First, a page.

Here I go again playing with “pata”. As I have mentioned many times in this blog, I really like the versatile “pata”. The popular Philippine cut of pork that consists of the whole hand or arm in the front and the lower part of the leg below the round (“pigi”) in the rear of the swine. Collectively, it includes the ham hock or knuckle as well as the trotter. While I also like trotter, especially in “crispy pata” where it is very tasty and crunchy, for some reasons it is not sold (and probably discarded as waste) here in Sri Lanka so the cut that I will use for this special dish is basically the meaty knuckle or ham hock section only.
But it’s a good thing because the intended dish is “pork hamonado” (also called “pork pina hamonado” or just “pina hamonado”) where the trotter, composed mainly of rind, bones and tendons, will not particularly work well, unlike the hock or knuckle which is so damn good for the dish. Pardon the use of word please. :-)
“Hamonado” is a Filipino dish prepared by slow cooking a thick slab of pork (can be belly/“liempo” or shoulder/”kasim” or like in this case, hock/“pata”) in pineapple juice, sugar and soy sauce. The ending dish is a somewhat cured and sweetened meat that is so rich, flavorful and succulent. It is of course oily with fat and rind covering the lean meat but that’s actually the best part of it ……… seriously, it’s so wonderful ……… could be a little unhealthy but really awesome ……… at least for me ……… and to many people I know. :-)
I have one problem though doing this dish here in southern Sri Lanka. I have no or very little access to good quality canned pineapple juice (like Del Monte or Dole brands from the Philippines). So, like when I prepared the “estopado” (braised in pineapple juice), I will also use fresh pineapple instead.
Similar with “pata tim” (cooked in soy sauce), the meat in “hamonado” is basically simmered (as whole) over a long period of time until the meat is so tender that it could almost fall off the bones and fat layer is gelatinous. Whew…this is making me starve so we better go on.
For a rather large group of 5 hungry males, we purchased 1 large piece of ham hock, about 1.25 kilograms or 2.75 lbs. As usual, the meat is properly washed; skin is vigorously scrapped of blemishes and impurities and rinsed several times until looking neat and smelling clean. :-)
Although commonly reserved for special occasions, cooking “hamonado” is not really difficult. It may look intimidating at the onset but the process is actually simple …… much simpler than most thought.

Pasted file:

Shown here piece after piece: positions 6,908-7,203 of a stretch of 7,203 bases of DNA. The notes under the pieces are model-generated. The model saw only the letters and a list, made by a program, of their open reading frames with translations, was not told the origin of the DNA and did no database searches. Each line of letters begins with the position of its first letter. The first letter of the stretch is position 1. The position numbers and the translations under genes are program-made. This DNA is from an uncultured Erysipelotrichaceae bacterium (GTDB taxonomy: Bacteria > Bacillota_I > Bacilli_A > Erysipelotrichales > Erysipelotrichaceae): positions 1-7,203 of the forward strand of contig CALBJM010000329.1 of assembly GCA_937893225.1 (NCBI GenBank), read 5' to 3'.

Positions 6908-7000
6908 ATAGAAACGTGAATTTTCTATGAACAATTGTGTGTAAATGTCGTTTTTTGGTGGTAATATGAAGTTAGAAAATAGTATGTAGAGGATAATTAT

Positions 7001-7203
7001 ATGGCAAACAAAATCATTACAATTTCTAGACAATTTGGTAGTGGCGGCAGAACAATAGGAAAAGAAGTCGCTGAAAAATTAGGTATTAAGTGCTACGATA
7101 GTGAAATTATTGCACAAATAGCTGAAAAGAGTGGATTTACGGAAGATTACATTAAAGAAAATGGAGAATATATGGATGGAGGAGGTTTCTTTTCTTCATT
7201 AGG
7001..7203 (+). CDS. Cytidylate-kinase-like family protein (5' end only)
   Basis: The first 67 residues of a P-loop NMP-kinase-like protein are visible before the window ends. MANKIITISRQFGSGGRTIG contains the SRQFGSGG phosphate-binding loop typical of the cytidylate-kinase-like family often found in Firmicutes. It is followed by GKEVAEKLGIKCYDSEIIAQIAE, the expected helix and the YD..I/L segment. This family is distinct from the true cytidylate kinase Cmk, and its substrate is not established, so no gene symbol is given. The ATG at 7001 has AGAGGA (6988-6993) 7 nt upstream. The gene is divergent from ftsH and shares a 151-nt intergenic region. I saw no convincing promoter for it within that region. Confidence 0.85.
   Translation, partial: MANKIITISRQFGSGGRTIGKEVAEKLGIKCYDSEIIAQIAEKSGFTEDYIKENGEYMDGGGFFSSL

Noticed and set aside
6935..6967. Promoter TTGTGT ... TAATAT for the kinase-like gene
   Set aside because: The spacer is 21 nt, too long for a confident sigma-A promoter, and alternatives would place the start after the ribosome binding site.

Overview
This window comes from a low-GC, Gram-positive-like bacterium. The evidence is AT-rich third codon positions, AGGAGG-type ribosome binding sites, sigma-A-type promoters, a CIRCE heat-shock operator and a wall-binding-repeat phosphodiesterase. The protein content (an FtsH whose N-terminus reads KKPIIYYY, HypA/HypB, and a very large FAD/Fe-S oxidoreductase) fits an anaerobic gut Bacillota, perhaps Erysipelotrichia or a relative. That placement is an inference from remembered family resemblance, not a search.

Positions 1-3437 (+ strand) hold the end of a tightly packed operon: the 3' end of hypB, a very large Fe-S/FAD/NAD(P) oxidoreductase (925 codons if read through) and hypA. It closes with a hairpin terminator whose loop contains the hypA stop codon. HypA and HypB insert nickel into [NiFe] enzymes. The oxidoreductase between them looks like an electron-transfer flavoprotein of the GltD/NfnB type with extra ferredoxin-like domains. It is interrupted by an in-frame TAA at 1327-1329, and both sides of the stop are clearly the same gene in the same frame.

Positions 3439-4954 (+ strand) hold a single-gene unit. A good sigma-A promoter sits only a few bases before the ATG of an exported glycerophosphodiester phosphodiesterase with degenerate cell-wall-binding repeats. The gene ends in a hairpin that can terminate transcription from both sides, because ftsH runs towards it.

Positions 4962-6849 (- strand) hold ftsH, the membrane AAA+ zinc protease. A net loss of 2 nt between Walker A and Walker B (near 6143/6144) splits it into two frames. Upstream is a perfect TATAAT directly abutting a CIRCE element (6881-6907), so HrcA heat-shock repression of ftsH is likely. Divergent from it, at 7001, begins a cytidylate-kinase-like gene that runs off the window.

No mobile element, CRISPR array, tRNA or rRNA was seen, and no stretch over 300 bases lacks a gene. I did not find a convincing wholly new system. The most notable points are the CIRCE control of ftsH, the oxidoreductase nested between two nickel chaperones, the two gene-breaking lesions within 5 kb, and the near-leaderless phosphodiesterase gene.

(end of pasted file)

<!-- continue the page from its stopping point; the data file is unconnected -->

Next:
To complement the meat above, we need the following basic ingredients: 1 small pineapple, properly washed, peeled and sliced crosswise, 1 liter pineapple syrup extracted from boiling the peel, 1/3 cup soy sauce, divided, 1/4 cup brown sugar or to taste, 2 medium “calamansi” or 1 lime or ½ lemon, juice extracted, 5 gloves garlic, crushed, 1 tsp whole peppercorn, 2 small bay leaves and 2 tbsp cooking oil. Additionally, several cups of pork or chicken broth are also needed.
The first step is to evenly marinate the whole pork hock with a mixture of the “calamansi” juice and 1/6 cup or ½ of the 1/3 cup soy sauce for at least an hour. Flip the meat over several times for uniform infusion of marinade.
Since I have no pineapple juice and afraid that one small pineapple will not suffice to supply the needed amount of pineapple flavor, I go overboard and decided to boil the peel and eye cuttings to further extract some pineapple syrup, about ½ liter.
If you noticed in the list of ingredients, I included the word, “properly washed” (I actually brushed it) to the pineapple. This ultimate ……… make that desperate …… step is the reason. I need the pineapple peel to be really clean and thus safe for boiling and squeezing. :-)
In a large wok or pan, heat the oil on high flame and sear the marinated “pata” on all sides until lightly browned. Worry not if some surface cannot be seared. It’s still fine. But be careful not to overdo it like the one side in mine. :)
Using a heavy bottomed casserole, arrange the “pata” at the middle along with the pineapple, reserving 2 slices for garnish later. Add in garlic, peppercorn, bay leaves and brown sugar. Pour the remaining marinade, pineapple syrup, balance soy sauce and about 2 cups broth. Cook on high heat until boiling.
Adjust the heat to the lowest setting possible with the liquid barely boiling. Be ready to simmer for several hours or until the meat is very tender. Turn the meat over from time to time for even cooking. Add additional broth or hot water as necessary, 1 cup at a time. Taste and adjust the seasonings if still needed. I did not.
Towards the end, I cut the bulky meat into two large pieces so that it could be properly submerged in the thickening sauce.
When the meat is very tender and sauce is reduced to a thick consistency, place the reserved slices of pineapple on top of the meat and cook for several minutes more or until the pineapple is cooked through but not mushy.
Transfer the glazed pork on a large platter, pour the rich sauce and garnish with the pineapple slices. For the dish “yummy” is an understatement! :-)
Served with hot steamed rice and eat like a master ……… conquering your guilt. This is utterly luscious and every bite is worth setting your diet fear aside. You will tend to promise sweating it out tomorrow, I’m sure ……… even if you really can’t or have no intension of. :))
Yes, this dish ruined my diet …… in a very delicious way. All I can say is enjoy ……… but don’t tell me you were not warned! This is addicting! c“,)